treacherous Qajar Kings.."



MK: It does NOT make sense to call Qajar Kings treacherous and not the Pahlavi kings. In actual fact, BOTH Qajar kings and Pahlavi kings were treacherous, disloyal, and dangerous.

Did Reza Khan collaborate with the British? Yes or no? Did Mohamad Reza Pahlavi collaborate with CIA and MI6 against the national interest of Iran?




Simorgh: I am very sorry but you still have not answered my question: How was Mossadeq a democratically elected prime minister if the entire Majlis was corrupts and its deputies were unrepresentative?

You cannot accept the poll of one election as legitimate when it suits you and then reject it when it is not in your favour.




MK: I did answer your question. You did not get it. Let me try one more time.

The ENTIRE Majles was NOT corrupt. There were clean elections in big cities like Tehran. In those places where there were clean elections, the people succeeded in voting their true representative to the Majles. In such clean elections, JM members won.

Razmara was assassinated by the conspiracy of Mohammad Reza Shah, Seyyed Zia Tabatabaee, and Fadaian Islam.

There was a lot of pressure on Majles deputies. Dr. Mossadegh was popular among the people. They had little choice but to vote for him. They hoped he would fail.

I accept the poll when it was clean. And I reject it when it is not clean. It is a FACT that the majority of Majles deputies voted for Dr. Mossadegh, and thus he is the democratically elected Prime Minister of Iran.


Let me repeat one more time. Not all the elections were clean. Many were not. But many were. In large cities the elections were free. In such free and clean elections, JM candidates won.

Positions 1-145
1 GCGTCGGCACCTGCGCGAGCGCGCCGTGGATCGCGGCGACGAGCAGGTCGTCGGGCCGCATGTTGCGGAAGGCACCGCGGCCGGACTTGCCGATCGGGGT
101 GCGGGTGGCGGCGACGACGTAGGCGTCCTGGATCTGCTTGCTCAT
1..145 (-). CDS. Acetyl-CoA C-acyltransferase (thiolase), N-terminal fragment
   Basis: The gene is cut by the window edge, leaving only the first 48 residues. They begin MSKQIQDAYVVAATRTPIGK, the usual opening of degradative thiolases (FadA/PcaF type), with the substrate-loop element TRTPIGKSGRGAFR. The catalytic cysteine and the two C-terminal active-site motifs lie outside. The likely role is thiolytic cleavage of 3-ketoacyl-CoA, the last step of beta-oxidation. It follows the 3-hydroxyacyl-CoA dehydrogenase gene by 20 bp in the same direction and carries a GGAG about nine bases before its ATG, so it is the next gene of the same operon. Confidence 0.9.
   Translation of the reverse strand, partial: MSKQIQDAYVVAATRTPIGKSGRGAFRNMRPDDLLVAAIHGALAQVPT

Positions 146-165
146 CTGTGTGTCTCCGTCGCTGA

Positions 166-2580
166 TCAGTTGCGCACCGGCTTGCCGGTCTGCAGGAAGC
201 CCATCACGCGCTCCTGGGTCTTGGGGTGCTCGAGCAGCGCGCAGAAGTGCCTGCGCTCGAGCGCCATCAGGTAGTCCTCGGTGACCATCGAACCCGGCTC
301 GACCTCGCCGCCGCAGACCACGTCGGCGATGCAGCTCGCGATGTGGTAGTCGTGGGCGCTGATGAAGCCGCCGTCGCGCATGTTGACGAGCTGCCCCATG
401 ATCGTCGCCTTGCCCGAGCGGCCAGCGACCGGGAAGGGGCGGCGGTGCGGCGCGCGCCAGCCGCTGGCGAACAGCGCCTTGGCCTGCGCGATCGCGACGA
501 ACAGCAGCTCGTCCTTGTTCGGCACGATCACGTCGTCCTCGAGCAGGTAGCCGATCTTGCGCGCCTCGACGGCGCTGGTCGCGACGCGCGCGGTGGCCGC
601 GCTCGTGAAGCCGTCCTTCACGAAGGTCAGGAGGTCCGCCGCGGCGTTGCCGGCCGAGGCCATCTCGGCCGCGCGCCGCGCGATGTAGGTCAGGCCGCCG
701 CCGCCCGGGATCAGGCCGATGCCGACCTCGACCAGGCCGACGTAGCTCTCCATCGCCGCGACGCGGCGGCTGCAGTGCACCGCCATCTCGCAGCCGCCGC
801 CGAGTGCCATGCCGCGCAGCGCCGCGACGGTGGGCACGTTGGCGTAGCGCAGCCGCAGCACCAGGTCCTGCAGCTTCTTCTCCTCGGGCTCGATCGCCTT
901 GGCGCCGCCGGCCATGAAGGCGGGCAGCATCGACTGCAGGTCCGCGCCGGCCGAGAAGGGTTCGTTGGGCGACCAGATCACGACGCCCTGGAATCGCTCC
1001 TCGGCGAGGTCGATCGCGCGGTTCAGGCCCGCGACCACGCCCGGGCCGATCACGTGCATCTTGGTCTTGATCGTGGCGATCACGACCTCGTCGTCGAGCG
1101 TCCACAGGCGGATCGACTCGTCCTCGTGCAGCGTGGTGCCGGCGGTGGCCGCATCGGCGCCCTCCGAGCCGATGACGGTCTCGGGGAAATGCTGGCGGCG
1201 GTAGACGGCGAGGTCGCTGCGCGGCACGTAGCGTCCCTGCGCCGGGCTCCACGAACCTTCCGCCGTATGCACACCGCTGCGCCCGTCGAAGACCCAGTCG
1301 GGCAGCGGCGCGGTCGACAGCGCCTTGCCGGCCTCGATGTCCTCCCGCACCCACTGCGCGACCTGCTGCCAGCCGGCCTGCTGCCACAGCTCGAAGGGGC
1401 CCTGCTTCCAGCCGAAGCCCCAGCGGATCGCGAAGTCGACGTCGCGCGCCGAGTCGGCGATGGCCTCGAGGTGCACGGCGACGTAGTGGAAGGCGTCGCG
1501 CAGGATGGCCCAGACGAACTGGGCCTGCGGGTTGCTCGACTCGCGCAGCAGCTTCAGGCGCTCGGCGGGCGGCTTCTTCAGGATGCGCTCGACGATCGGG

Sargord Pirouz

Agree again with Simorgh

by Sargord Pirouz on

Can't believe it, again I find myself in agreement with Simorugh: 

"the entire Majlis was corrupts [sic] and its deputies were unrepresentative"

My family members had left their posts as Ministers and Majlis speaker by that time, post-Reza Shah. There were those that considered them of the very few that were not corrupt, particularly during the time of my grandfather. In fact, upon his exile, Reza Shah remarked that my grandfather was the only Minister that served him who was both honest and loyal.


Masoud Kermanzadeh

by Simorgh5555 on

The Plebicit 

The page number you refer to is 274 of Abrahamian's book. Please do the mathamatics: 2.000,000 votes (of the entire country in favour of Mossadegh) to 1000 against. I state again: such an approval rating is impossible.  The plebicit was also conducted in Tehran and not any other part of the country. This does not justify Mossadegh's attempts to dissolve parliament and to obtain emergency powers.

1906 Constitution

The references to the ill fated  Anglo-Persian agreement of 1919 and your criticisms of Reza Shah are irrelevant to the discussion at hand. Please focus on the central topic. Where in the 1906 constitution did it allow Mossadegh to curtail the power of the Shah and weild so much power into the hands of a prime minister?  

By your own admission no referendum was taken by Mossadegh to ask people whether they wanted a monarchy or a constitution. Mossadegh was ultimately a usurper and an opportunist. 

You have a selective memory and talk about Mossadegh's honesty but have very little to say about the fact that he served under Ahmad Qavam and Mushir Dwoleh and played a part in government and adminsitration of the treacherous Qajar Kings.Mossadegh was equally part of the problem just as the fool Bazargan was part and parcel of the Khomeini government which he supported and then distanced himself.  

I am very sorry but you still have not answered my question: How was Mossadeq a democratically elected prime minister if the entire Majlis was corrupts and its deputies were unrepresentative?

You cannot accept the poll of one election as legitimate when it suits you and then reject it when it is not in your favour.

Please answer my question. 


Masoud Kazemzadeh

On Dr. Mossadegh

by Masoud Kazemzadeh on



1. I have read Abrahamian’s book. I do not recall what you say. Please provide the page number where it says that Mossadegh boated that referendum got 99% of the votes, and I will apologize. To the best of my memory, you are wrong. Prove what you say.


2. Ditto.